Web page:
Why do people give to begin with – really? Do people give because of the need, do they give because there is a joy in giving or do they give for other reasons? What is the joy of giving? If you have never experienced the “joy of giving,” let me suggest that you give more and keep giving until a joy begins to rise up within you. If you give a small token, it unlikely that you will experience that deep joy I am referring to. It seems to me that joy occurs when you give up something so that you can give. Does that make sense?
Why do you give? What organizations do you have confidence in and are you willing to recommend?
One would give generous alms
if one had the eyes to see the beauty
of a cupped receiving hand.
(Johann Wolfgang von Goethe)
Thankfulness is the noun that relates to being thankful, so could thankfulness mean being “full of thanks” and could that occur before you recognize that you are the recipient of something, someone or some condition that causes you to be thankful? Webster’s says that to be thankful is to be “conscious of a benefit received.”
What do you want to be full of? Yes, yes we all know people who are full of . . . well you know . . . . and we also know people who are full of anger, whining, complaining, negativity, bitterness and other traits that suck the life out of everyone they come in contact with.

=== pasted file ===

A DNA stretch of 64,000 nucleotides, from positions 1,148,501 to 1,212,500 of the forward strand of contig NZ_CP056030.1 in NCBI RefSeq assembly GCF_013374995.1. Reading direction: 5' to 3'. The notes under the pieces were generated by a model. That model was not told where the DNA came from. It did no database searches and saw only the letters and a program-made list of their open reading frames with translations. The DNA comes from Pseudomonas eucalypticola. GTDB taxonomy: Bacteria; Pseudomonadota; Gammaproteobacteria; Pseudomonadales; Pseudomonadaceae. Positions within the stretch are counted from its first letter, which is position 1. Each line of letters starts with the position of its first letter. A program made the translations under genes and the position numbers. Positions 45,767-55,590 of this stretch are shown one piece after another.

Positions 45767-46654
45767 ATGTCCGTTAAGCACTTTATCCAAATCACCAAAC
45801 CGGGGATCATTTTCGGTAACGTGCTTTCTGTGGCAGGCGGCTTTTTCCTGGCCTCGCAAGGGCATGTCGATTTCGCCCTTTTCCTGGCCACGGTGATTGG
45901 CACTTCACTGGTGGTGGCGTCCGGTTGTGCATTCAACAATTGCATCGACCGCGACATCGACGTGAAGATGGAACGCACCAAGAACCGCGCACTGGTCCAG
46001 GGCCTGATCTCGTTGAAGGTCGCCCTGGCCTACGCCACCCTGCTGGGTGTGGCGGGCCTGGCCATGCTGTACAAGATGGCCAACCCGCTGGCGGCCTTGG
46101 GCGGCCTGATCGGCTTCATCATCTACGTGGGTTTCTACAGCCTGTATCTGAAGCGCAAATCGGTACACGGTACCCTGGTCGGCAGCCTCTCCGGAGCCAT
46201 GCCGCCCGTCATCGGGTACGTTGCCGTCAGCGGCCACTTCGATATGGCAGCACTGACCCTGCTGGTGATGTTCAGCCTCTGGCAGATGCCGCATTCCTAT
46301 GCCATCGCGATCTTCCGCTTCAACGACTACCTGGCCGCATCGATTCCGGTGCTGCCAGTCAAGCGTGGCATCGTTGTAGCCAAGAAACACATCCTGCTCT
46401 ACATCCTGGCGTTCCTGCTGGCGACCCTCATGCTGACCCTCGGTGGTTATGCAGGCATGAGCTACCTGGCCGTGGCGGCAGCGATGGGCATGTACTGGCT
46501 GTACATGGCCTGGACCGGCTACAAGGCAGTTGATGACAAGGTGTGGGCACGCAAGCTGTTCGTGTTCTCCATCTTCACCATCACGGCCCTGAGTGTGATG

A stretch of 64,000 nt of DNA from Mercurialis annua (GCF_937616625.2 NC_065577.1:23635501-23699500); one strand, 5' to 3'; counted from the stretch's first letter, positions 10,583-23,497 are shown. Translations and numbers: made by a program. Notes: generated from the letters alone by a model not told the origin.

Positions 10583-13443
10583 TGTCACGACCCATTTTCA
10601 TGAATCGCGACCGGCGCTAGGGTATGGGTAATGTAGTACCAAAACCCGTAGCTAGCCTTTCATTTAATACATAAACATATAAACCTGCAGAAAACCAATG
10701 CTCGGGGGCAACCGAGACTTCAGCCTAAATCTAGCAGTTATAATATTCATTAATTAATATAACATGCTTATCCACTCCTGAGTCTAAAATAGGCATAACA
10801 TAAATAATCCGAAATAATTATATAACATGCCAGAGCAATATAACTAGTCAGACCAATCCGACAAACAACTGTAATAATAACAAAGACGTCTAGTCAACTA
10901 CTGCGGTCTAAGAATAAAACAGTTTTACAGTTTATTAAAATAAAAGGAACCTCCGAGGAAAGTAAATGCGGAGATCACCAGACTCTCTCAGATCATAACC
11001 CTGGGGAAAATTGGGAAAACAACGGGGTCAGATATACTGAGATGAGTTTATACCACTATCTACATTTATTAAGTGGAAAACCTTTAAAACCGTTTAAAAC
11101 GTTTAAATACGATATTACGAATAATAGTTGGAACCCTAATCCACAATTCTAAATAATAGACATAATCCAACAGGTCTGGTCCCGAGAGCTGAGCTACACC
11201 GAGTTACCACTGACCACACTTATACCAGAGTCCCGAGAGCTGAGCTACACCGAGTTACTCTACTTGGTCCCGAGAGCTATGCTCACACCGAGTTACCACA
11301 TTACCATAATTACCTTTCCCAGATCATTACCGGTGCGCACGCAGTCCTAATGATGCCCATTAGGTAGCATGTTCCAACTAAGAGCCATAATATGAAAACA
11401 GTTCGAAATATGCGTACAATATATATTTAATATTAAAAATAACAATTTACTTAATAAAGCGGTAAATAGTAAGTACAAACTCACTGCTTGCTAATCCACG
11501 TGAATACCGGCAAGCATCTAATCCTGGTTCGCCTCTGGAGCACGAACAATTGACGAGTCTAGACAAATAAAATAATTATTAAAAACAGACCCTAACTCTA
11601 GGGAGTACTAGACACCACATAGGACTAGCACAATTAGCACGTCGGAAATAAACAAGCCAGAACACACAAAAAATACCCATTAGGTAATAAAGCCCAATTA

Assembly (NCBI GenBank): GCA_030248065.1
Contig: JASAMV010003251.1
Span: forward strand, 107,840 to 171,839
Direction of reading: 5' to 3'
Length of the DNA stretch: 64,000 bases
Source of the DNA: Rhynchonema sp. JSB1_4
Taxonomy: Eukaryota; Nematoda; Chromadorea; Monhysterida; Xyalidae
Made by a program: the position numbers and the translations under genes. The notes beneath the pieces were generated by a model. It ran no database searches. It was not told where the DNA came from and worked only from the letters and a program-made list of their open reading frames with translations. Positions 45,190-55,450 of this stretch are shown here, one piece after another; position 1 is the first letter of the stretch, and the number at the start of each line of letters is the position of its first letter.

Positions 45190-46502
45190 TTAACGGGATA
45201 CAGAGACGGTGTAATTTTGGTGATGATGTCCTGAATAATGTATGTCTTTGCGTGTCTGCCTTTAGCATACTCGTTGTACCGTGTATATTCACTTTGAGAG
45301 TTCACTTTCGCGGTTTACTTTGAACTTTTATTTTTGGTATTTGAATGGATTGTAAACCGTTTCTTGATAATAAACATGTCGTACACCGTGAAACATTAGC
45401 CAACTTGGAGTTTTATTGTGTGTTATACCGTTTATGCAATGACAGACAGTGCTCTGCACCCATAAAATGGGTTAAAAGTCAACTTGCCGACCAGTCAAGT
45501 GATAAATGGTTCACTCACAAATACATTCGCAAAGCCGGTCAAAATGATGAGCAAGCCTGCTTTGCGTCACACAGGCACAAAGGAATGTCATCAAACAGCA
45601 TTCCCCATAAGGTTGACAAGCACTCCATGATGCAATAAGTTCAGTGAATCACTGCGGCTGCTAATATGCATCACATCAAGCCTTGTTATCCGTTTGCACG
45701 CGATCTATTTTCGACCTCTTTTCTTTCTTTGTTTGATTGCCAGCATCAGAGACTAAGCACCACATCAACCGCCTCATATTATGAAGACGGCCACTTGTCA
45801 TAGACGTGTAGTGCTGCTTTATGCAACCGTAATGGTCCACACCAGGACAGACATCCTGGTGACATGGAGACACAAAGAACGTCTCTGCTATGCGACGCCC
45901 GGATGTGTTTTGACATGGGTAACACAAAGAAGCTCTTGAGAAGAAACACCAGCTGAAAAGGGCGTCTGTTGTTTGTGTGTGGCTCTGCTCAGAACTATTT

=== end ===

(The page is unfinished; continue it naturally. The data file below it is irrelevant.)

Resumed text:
It seems like people who are full of thanks are like magnets that draw good things, people and circumstances toward them. When people are full of thanks they seem to handle adverse circumstances better — it is as if the good overcomes the bad. Finally, I think those who are full of thanks have an unusual gift of healing, hope and encouragement that spills over on all they meet.
How could you be more full of thanks this season or better yet could this become a lifestyle as oppose to a season? What difference would it make if you and your friends and family, intentionally choose to live a life – full of thanks?
Take a minute; reflect . . . how can you become a person full of thanks? How are you impacted by people who are full of thanks?
Who wants to join me in a hearty. . . . “Thank goodness mid-term elections are over!” As annoyed as I am with the state of politics, I still exercise my right to vote and I am grateful for the opportunity to live in the land of the free.
Does anyone join me in believing there are still public servants who want to serve the people and truly represent them? Is this possible in today’s political environment? While I recognize that many are corrupted by money and power, I still believe in what can be. Call me naïve, but I still believe in the possibility of honor, integrity, working together, courage, hard work and so much more . . .